Wearable therapeutics are used frequently by athletes, both human and equine, to prevent and protect from injury during exercise as well as to accelerate post-exercise recovery (4, 5). Many of these products contain materials like tourmaline or ceramic fibers that are infused into the fabric. Additional commercial products rely on mechanical stimulation to enhance therapeutic effects on tissues and may include cold therapy. Examples of each of these modes of action are available in commercial boots marketed for equines to be applied to the distal limb. Previous research has shown how these different technologies may have a positive influence on physical health. For example, tourmaline is a naturally occurring crystal that has been shown to enhance cellular metabolism by producing negative ions and converting electromagnetic waves into infrared radiation (6). The mechanism of this action is thought to be the improvement of vascular function (7). However, research on tourmaline’s effects in equines is lacking. Heat therapy is commonly used in horses (8). Materials that contain ceramics work to reflect heat back to the body to dilate vessels and increase blood flow (9). Alternatively, mechanical stimulation under the presence of ice or cold water improves circulation, increases the flow of cooled blood to efficiently cool down the horse post-exercise, and mitigates apoptosis in the soft tissue of the distal limb due to prolonged heat (8, 10). Although research has demonstrated the potential capacity for how each of these technologies may benefit physical health and recovery, information is lacking on how these technologies influence the horse in normal exercise conditions, free of clinical injury or recovery efforts. As such, there is a need to improve the characterization of how commercially available technologies perform when applied in a non-clinical setting to support regular exercise activities.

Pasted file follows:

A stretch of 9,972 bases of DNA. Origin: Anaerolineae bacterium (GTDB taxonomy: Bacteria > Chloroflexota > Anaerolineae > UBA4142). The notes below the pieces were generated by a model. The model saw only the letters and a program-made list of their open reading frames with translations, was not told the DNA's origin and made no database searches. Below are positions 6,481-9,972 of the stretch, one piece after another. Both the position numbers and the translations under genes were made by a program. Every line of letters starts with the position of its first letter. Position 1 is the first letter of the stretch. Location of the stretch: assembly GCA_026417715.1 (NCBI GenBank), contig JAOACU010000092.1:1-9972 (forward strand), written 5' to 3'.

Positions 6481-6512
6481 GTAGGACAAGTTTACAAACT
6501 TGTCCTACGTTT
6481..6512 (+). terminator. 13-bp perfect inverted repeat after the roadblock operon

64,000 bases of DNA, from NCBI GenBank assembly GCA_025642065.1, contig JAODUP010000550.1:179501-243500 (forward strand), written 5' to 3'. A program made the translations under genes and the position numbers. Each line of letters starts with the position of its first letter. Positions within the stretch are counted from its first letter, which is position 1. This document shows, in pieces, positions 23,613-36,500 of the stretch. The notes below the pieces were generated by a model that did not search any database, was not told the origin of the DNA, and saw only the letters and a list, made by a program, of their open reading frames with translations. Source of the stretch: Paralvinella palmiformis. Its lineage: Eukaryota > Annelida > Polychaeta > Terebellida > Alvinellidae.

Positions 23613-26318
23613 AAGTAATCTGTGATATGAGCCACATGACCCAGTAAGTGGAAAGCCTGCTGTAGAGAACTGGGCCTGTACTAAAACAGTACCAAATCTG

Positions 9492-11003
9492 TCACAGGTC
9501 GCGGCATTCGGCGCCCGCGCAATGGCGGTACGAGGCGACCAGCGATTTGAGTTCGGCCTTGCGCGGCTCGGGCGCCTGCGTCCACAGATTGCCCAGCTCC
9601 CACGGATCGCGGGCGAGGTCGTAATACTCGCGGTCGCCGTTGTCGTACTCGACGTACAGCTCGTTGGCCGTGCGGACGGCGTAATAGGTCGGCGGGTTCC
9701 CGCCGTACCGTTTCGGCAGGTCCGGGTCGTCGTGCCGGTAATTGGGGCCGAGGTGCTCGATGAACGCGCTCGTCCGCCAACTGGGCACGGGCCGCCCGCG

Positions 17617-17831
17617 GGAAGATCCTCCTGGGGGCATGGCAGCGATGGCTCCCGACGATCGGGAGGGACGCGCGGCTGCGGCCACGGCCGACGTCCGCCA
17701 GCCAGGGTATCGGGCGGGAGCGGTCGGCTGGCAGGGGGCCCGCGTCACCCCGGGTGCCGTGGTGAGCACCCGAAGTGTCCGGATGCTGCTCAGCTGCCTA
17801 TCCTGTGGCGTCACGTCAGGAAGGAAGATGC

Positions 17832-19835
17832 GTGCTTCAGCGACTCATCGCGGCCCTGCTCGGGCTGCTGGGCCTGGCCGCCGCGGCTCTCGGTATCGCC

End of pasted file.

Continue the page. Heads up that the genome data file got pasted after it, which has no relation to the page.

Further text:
Examination of an athlete’s movement with the purpose of improving performance is a well-established element within various sports, including equestrian disciplines (11). By employing biomechanical inquiry, there exists the potential to objectively and quantitatively assess a horse’s movement when completing an exercise task in order to enhance the training program of that individual, inform orthopedic injury prevention efforts, or monitor certain aspects of the animal’s performance in that task (12, 13). A number of biomechanical measurements can be taken to describe a horse’s jump performance (12, 14). These may include the distance, height, and velocity achieved during the jump; the energy and force exerted; and the degree of balance that is maintained. Capturing these measurements provides the equestrian or investigator with an enhanced understanding of a horse’s completion of a jump, including assessment of the jumping shape achieved, termed the parabola or bascule (15). The Alogo Move Pro represents a wearable GPS-based sensor technology capable of tracking and recording jump performance measurements of interest (13). Internal measurement units such as the Alogo system possess several benefits over camera-utilizing optical motion capture systems, including cost, versatility, and ease of use in field settings (13), making them a valuable tool to leverage for capturing equine movement for training and research purposes.